Friday, April 12, 2013
The India Fan by Victoria Holt
The India Fan is a typical Victoria Holt novel. It is a romantic suspense novel with Gothic undertones set during the Victorian era. While the novel starts off in England, there are trips to exotic locals such as India (and France – can I call that exotic?). Drusilla Delany is the rector’s daughter, plain, practical, and smart. She found herself drawn to the Framling Family, the local aristocrats. Lady Harriet believes that Drusilla is a good influence on her beautiful, bold, and reckless daughter, Lavinia Framling. Drusilla finds herself more interested in the handsome heir, Fabian Framling. Fabian kidnapped her when she was a baby and kept her for his own for two weeks. Since then, they both have felt drawn to each other as they have grown up.
The India Fan does not have one main mystery as other Holt novels do. The intrigue in this novel basically dealt with two items. Lavinia herself leads a reckless life that is self-absorbed and full of men. She gets into various scrapes and Drusilla has to help her lead her way through them. The other main mystery is the India Fan itself. The Framlings have a spinster Aunt Lucille that lives in a wing of their family estate. Drusilla steals a beautiful peacock fan from the wing under Fabian’s orders during a childhood game. Lucille tells Drusilla that she is now cursed with bad luck as she has been an owner of the fan. Lucille tells Drusilla her tragic love story. Drusilla does not believe in the curse, but as she grows older and has a string of bad luck, she starts to wonder. After she accompanies Lavinia to India, the India Fan takes on an entirely new and sinister connotation.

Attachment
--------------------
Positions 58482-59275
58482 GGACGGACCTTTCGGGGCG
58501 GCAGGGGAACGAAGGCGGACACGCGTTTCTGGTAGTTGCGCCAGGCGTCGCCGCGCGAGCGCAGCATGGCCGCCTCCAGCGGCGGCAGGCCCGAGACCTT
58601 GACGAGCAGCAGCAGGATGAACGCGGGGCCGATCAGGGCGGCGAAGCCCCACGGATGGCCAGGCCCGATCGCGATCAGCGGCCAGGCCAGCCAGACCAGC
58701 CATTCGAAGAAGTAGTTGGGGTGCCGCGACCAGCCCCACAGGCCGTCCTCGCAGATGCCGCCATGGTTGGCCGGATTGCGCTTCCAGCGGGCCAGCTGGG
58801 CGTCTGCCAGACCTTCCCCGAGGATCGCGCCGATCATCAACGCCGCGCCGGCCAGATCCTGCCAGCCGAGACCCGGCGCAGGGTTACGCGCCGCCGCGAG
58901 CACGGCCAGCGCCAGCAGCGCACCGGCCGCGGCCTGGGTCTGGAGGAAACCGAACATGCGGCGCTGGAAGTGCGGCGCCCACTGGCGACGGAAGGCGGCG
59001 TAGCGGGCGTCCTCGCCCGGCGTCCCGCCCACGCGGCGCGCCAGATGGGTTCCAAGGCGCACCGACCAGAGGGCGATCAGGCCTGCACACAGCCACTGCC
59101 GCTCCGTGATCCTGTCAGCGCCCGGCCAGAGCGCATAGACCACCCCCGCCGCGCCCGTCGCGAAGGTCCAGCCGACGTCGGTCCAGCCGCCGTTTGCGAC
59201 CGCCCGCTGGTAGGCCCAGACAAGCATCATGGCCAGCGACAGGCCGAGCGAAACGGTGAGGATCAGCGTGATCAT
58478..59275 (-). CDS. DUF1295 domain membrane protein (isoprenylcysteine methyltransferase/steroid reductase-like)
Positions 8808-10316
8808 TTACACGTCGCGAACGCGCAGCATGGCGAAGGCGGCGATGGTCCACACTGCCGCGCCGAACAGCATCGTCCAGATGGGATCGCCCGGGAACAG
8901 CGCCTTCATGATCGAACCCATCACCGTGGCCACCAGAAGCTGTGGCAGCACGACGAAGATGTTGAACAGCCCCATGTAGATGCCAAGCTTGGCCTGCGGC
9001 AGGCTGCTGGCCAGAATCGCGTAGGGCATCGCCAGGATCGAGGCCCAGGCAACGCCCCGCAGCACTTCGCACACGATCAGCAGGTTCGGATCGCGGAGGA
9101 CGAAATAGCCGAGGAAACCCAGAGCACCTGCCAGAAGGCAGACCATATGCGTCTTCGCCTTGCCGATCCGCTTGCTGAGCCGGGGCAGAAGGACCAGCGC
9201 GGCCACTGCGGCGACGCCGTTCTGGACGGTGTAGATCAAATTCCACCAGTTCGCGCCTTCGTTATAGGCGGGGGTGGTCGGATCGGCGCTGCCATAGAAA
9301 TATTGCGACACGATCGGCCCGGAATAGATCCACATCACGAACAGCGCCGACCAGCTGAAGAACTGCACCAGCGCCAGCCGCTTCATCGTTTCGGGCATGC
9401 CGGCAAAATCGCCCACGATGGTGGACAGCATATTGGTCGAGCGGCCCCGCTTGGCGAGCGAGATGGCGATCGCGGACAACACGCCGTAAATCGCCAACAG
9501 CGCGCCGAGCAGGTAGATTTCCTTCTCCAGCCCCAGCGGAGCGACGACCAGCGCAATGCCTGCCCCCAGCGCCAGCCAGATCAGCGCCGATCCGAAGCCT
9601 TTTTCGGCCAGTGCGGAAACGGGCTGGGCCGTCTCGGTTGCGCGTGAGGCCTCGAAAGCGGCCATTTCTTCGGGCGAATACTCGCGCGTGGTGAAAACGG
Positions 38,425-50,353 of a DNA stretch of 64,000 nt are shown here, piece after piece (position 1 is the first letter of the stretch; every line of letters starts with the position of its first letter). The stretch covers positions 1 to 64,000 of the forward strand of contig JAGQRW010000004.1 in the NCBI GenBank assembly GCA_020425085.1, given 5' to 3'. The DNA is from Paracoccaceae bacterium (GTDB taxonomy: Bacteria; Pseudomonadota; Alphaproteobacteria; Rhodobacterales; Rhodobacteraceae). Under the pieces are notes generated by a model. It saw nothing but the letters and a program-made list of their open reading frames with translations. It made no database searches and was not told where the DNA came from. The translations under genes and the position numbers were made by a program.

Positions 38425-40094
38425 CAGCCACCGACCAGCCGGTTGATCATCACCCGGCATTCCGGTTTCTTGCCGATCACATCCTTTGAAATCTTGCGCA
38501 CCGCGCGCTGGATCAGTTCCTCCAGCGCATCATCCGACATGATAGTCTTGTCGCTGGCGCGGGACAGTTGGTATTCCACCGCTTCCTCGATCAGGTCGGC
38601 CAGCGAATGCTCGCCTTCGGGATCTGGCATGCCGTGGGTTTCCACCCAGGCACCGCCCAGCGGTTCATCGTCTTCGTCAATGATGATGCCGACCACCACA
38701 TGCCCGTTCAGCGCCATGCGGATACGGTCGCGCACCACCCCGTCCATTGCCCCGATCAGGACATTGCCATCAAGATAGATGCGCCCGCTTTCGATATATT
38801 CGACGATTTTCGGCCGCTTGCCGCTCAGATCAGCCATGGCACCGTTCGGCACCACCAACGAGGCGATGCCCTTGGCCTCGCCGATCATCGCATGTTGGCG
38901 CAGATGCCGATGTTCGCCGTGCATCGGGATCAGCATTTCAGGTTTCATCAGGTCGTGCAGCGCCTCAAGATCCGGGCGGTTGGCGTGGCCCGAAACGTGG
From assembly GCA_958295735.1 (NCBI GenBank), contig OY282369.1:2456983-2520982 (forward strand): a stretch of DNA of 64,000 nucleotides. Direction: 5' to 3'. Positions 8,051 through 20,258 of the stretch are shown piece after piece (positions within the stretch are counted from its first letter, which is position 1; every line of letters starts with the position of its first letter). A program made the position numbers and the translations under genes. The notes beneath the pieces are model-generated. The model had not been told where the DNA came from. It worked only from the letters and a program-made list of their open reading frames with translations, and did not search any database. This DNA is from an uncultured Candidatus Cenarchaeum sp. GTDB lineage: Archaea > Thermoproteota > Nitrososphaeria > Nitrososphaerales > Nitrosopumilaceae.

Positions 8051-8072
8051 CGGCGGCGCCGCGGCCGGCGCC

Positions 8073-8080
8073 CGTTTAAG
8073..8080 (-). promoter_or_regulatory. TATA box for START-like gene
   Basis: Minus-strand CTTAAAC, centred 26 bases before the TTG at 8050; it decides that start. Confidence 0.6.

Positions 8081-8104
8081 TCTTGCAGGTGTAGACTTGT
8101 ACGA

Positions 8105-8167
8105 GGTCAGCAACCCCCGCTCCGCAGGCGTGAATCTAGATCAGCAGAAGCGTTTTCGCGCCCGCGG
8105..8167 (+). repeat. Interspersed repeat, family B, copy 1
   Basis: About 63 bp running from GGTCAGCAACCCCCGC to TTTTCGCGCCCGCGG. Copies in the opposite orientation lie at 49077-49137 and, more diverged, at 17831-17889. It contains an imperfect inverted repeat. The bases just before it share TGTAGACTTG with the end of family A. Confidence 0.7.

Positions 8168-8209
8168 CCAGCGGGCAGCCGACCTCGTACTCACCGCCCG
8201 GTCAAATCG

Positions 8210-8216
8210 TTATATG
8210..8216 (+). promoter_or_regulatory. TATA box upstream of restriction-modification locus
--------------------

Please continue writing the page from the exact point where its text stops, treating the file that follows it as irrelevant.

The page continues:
Drusilla has three different love interests in the India Fan, but there is one dark and brooding love interest overall. It was interesting to see how she was not the flashy woman that all of the men were after, but the woman that would be their intellectual equal and helpmate.
The only problem I had with this novel was that it had slightly racist undertones. Basically the way the English people think about and treat the native Indian people is not so nice. Is it accurate to the time, yes. It is a bit jarring now in our time of political correctness, yes. It did not impede my enjoyment of the novel overall, but I thought I would mention it.
Overall, I enjoyed The India Fan and thought it was a great story. It rekindled my interest in Victoria Holt novels. I hope that Sourcebooks publishes more of them. I would love to not only reread my favorites, but also track down the handful that I have not read!
Book Source: Sourcebooks Review Copy – Thank-you!